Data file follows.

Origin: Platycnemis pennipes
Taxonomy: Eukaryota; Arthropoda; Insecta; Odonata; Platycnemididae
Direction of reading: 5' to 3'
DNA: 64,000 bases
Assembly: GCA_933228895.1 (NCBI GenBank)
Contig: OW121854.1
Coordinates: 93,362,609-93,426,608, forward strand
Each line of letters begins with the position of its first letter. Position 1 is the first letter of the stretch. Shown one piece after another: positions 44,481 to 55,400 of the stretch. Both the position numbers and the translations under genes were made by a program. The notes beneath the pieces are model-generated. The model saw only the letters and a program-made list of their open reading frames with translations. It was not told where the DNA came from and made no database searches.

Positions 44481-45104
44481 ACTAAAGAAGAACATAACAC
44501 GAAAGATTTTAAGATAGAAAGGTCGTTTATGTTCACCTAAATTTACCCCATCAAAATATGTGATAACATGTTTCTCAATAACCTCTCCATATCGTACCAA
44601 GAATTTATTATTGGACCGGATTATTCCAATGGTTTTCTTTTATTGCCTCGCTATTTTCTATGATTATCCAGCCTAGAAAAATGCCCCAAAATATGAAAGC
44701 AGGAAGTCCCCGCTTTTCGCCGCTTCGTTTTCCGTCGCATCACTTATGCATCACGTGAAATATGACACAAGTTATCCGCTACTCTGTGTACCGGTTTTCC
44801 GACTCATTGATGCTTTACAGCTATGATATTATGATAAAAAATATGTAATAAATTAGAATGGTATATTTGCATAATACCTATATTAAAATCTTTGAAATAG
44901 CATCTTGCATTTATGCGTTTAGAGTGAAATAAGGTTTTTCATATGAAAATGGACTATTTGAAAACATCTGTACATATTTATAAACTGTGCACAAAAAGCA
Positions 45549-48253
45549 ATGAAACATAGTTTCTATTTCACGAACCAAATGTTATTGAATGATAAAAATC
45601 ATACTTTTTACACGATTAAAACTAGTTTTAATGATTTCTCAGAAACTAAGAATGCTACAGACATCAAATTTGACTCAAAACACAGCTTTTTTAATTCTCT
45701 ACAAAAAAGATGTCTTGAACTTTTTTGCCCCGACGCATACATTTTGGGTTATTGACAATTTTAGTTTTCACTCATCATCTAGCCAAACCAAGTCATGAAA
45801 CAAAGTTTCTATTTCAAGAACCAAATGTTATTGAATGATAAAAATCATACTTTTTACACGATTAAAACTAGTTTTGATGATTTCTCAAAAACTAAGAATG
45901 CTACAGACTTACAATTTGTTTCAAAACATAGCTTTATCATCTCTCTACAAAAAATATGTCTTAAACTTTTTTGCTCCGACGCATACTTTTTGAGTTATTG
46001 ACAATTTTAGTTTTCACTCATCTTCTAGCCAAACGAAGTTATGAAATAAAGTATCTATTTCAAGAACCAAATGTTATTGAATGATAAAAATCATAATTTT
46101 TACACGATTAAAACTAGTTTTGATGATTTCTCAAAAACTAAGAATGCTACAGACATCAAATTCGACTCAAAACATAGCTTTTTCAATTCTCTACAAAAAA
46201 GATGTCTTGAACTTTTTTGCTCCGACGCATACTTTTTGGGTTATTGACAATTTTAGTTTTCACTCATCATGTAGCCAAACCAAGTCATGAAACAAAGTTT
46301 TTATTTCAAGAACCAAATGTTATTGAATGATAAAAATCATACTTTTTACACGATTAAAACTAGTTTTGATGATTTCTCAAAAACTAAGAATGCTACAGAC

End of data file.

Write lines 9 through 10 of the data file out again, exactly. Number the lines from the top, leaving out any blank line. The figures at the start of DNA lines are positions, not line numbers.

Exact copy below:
Positions 44481-45104
44481 ACTAAAGAAGAACATAACAC